One year ago, intensive care paramedic Andrew Burns was doing training exercise on how Ambulance Victoria would deal with mass casualties at a major event. As the training session finished, alerts about an incident on Melbourne's busy Bourke Street began flooding in. At first there was very little information available to emergency services: a car had mounted the footpath, multiple people had been hurt, and shots had been fired. While hurrying to the scene, Mr Burns also faced a personal conflict.
A spot of shopping. Trekking across town to the tennis. Darting down the street with errands to run, lunch to pick up. It was an unremarkable summer afternoon for most of the people going about their day on one of Melbourne's busiest streets this time a year ago. That's when a man driving a maroon sedan sped down Bourke Street's footpath, hitting dozens of unsuspecting pedestrians in his path.
A 32-metre inflatable sculpture of colourful tunnels and brightly-lit domes has been installed in Federation Square. The Arboria installation is a walk-in sculpture by the world-renowned Architects of Air. Inspired by a forest, the installation includes tree-like pillars and soaring ceilings, with a soundscape of forest sounds. At its centre is a 10-metre high dome, lit by natural light filtering through the coloured material.
Muck Rack makes it simple to find people, tweets, or articles that mention any name, keyword, company, hashtag etc. We've compiled this guide to help you make the most of your search.
Selecting a term
Start searching tweets, articles from media outlets, articles mentioned in tweets, journalists'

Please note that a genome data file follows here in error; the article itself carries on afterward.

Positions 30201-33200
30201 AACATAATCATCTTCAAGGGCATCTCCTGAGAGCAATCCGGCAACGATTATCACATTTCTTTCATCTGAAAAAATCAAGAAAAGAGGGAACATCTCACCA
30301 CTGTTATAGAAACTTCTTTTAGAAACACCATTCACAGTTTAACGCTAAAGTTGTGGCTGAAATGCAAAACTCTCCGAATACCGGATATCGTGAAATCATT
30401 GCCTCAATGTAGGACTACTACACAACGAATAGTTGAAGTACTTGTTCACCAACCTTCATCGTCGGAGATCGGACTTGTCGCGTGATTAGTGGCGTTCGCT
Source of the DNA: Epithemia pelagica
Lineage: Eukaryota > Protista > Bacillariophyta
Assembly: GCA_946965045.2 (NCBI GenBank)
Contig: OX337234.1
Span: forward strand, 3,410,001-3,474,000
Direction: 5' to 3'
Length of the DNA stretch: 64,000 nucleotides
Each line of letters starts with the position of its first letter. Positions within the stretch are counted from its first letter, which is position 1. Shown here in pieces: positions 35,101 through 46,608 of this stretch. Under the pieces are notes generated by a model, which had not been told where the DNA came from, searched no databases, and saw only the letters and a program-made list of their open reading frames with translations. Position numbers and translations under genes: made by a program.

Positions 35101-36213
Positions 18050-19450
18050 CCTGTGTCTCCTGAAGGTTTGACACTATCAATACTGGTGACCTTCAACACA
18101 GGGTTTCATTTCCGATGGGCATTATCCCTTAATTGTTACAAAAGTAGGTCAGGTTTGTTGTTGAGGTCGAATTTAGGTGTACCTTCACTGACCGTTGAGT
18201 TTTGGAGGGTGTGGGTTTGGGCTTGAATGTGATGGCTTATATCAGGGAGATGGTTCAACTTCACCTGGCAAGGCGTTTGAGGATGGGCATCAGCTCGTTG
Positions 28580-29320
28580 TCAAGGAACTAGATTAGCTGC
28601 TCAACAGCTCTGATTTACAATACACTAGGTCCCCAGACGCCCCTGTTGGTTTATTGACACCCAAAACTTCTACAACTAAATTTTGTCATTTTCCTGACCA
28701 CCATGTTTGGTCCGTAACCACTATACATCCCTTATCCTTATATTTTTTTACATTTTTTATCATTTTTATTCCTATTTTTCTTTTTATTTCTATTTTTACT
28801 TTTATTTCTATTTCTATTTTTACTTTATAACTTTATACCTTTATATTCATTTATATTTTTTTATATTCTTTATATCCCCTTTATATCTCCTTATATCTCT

names, titles and bios with some suggested searches:
Companies or Topics (e.g. iPhone, Microsoft)
Phrases (e.g. "cloud computing") — use quotes to keep the terms together
Twitter handles (e.g. @username) — returns those who have mentioned or replied to
Names (e.g. "David Pogue")
Hashtags (e.g. #sxsw, #london2012)
Bio details (e.g. vegan, Olympics, father)
Muck Rack's Advanced Search allows for many boolean operators.
Find results that mention multiple specified terms, use AND or
+. For example, ensure each result contains both Elon Musk and Mark Zuckerberg by
searching Musk AND Zuckerberg or Musk + Zuckerberg.
Use the operators OR or , to broaden your search when you'd like either of
multiple terms to appear in results. (This is the default behavior of our search when no operators
are used). For example, results will contain either cake or cookie by searching cake OR cookie or cake,cookie
Use NOT or - to subtract results from your search. For
example, searching Disney will yield results about the Walt Disney Company as well as Walt Disney
World Resort. To exclude mentions of Disney World, search for Disney -World or Disney
When using one of these operators with a phrase, enclose it in quotation marks. For example, you can
find results about smartphones excluding Apple's iPhone 4S by searching smartphone -"iPhone
Exact case matching or punctuation
If you're searching for a brand name or keyword that relies on specific punctuation marks or capitalization, you can
find results that match your exact query by adding matchcase: before the keyword you're searching for, like matchcase:E*TRADE .
Use parentheses to separate multiple
boolean phrases. For example, to find journalists talking about having fun in Disney World or
Disneyland, search for ("disney world" OR disneyland) AND fun.
An asterisk can be used to search for any variation of a root word truncated by the asterisk. For example, searching for admin* will return results for administrator, administration, administer, administered, etc.
A near operator is an AND operator where you can control the distance between the words. You can vary the distance the near operation uses by adding a forward slash and number (between 0-99) such as strawberries NEAR/10 "whipped cream", which means the strawberries must exist within 10 words of "whipped cream".